Either of the two fleshy, full-blooded margins of the mouth.
Congenital defect in the upper lip where the maxillary prominence fails to merge with the merged medial nasal prominences. It is thought to be caused by faulty migration of the mesoderm in the head region.
Tumors or cancer of the LIP.
Congenital fissure of the soft and/or hard palate, due to faulty fusion.
A transient loss of consciousness and postural tone caused by diminished blood flow to the brain (i.e., BRAIN ISCHEMIA). Presyncope refers to the sensation of lightheadedness and loss of strength that precedes a syncopal event or accompanies an incomplete syncope. (From Adams et al., Principles of Neurology, 6th ed, pp367-9)
The hollow, muscular organ that maintains the circulation of the blood.
Backflow of blood from the LEFT VENTRICLE into the LEFT ATRIUM due to imperfect closure of the MITRAL VALVE. This can lead to mitral valve regurgitation.
Loss of consciousness due to a reduction in blood pressure that is associated with an increase in vagal tone and peripheral vasodilation.
The number of times the HEART VENTRICLES contract per unit of time, usually per minute.
Pathological conditions involving the CARDIOVASCULAR SYSTEM including the HEART; the BLOOD VESSELS; or the PERICARDIUM.
Specific practices for the prevention of disease or mental disorders in susceptible individuals or populations. These include HEALTH PROMOTION, including mental health; protective procedures, such as COMMUNICABLE DISEASE CONTROL; and monitoring and regulation of ENVIRONMENTAL POLLUTANTS. Primary prevention is to be distinguished from SECONDARY PREVENTION and TERTIARY PREVENTION.
An aspect of personal behavior or lifestyle, environmental exposure, or inborn or inherited characteristic, which, on the basis of epidemiologic evidence, is known to be associated with a health-related condition considered important to prevent.
Directions or principles presenting current or future rules of policy for assisting health care practitioners in patient care decisions regarding diagnosis, therapy, or related clinical circumstances. The guidelines may be developed by government agencies at any level, institutions, professional societies, governing boards, or by the convening of expert panels. The guidelines form a basis for the evaluation of all aspects of health care and delivery.
Protective measures against unauthorized access to or interference with computer operating systems, telecommunications, or data structures, especially the modification, deletion, destruction, or release of data in computers. It includes methods of forestalling interference by computer viruses or so-called computer hackers aiming to compromise stored data.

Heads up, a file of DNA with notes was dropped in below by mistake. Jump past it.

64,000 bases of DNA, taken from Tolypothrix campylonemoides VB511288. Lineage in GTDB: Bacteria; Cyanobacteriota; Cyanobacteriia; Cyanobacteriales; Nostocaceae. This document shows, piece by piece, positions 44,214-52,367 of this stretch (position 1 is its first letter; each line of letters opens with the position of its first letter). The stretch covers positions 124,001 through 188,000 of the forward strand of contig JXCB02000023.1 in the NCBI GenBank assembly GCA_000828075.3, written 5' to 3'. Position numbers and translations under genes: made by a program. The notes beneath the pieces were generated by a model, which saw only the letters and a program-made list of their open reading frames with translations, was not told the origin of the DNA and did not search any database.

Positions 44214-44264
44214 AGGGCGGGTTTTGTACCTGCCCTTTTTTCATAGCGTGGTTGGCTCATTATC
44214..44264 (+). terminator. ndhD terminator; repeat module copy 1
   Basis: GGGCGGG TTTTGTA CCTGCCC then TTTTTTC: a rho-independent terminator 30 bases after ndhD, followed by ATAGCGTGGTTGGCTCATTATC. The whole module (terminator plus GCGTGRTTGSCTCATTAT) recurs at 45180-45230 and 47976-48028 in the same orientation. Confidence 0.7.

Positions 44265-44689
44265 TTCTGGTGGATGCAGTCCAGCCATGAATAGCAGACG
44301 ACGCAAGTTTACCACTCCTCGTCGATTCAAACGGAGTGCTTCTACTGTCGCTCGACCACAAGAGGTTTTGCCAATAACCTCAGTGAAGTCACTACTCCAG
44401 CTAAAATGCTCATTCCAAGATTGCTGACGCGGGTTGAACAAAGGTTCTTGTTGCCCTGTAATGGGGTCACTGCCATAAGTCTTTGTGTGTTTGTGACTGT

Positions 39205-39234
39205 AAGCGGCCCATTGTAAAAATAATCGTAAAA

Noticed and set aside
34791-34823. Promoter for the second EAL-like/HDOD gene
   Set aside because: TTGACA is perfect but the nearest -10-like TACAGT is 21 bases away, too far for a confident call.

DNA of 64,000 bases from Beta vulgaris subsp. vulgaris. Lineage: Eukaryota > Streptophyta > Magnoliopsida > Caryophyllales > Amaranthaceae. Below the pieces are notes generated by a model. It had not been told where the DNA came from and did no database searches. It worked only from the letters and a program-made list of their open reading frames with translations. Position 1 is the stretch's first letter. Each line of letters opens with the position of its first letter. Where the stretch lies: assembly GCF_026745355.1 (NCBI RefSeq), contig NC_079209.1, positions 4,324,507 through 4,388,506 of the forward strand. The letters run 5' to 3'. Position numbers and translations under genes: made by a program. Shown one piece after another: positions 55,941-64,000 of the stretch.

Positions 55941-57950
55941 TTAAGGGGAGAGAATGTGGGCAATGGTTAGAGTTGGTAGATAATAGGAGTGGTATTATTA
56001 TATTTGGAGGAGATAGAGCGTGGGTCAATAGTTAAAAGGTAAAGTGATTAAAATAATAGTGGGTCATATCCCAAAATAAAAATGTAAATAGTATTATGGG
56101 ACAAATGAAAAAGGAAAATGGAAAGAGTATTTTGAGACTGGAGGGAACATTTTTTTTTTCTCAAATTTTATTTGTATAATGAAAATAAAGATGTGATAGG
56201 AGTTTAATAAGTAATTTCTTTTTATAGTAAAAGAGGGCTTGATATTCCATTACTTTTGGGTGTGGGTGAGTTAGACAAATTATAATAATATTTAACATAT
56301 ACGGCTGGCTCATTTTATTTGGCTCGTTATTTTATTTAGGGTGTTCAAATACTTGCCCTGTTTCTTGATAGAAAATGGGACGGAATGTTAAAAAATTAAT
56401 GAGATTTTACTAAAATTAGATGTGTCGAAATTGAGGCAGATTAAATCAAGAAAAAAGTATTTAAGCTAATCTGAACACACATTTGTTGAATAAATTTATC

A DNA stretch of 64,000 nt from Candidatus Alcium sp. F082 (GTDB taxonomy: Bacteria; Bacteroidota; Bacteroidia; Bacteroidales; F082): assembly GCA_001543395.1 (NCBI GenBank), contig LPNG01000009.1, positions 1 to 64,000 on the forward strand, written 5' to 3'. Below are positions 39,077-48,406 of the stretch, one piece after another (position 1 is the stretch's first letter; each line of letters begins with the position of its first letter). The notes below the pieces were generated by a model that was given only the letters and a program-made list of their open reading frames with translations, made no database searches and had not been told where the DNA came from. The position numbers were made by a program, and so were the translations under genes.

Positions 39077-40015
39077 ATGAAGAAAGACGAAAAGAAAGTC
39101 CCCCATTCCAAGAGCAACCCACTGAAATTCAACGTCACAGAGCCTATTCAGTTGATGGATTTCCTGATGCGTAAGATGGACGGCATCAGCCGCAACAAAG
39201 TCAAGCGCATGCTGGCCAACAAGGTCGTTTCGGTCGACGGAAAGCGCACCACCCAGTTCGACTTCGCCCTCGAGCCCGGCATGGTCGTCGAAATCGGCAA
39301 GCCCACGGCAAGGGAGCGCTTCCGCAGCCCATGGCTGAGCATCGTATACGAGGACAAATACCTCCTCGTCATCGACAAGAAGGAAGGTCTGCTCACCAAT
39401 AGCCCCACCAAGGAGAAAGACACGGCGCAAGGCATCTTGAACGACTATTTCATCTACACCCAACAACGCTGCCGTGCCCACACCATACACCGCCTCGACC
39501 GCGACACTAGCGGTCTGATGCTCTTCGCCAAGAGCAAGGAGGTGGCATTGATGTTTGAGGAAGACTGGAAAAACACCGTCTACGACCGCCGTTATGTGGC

The privacy of information and its protection against unauthorized disclosure.
The state of being free from intrusion or disturbance in one's private life or affairs. (Random House Unabridged Dictionary, 2d ed, 1993)
An Act prohibiting a health plan from establishing lifetime limits or annual limits on the dollar value of benefits for any participant or beneficiary after January 1, 2014. It permits a restricted annual limit for plan years beginning prior to January 1, 2014. It provides that a health plan shall not be prevented from placing annual or lifetime per-beneficiary limits on covered benefits. The Act sets up a competitive health insurance market.
State-provided health insurance marketplaces established under the PATIENT PROTECTION AND AFFORDABLE CARE ACT.
Facilities which administer the delivery of health care services to people living in a community or neighborhood.
The condition characterized by uneven or irregular shape of the head often in parallelogram shape with a flat spot on the back or one side of the head. It can either result from the premature CRANIAL SUTURE closure (CRANIOSYNOSTOSIS) or from external forces (NONSYNOSTOTIC PLAGIOCEPHALY).
Abnormal increase in the interorbital distance due to overdevelopment of the lesser wings of the sphenoid.
Premature closure of one or more CRANIAL SUTURES. It often results in plagiocephaly. Craniosynostoses that involve multiple sutures are sometimes associated with congenital syndromes such as ACROCEPHALOSYNDACTYLIA; and CRANIOFACIAL DYSOSTOSIS.
Developmental abnormalities involving structures of the heart. These defects are present at birth but may be discovered later in life.
Methods, procedures, and tests performed to diagnose disease, disordered function, or disability.
Shortened forms of written words or phrases used for brevity.
Published materials which provide an examination of recent or current literature. Review articles can cover a wide range of subject matter at various levels of completeness and comprehensiveness based on analyses of literature that may include research findings. The review may reflect the state of the art. It also includes reviews as a literary form.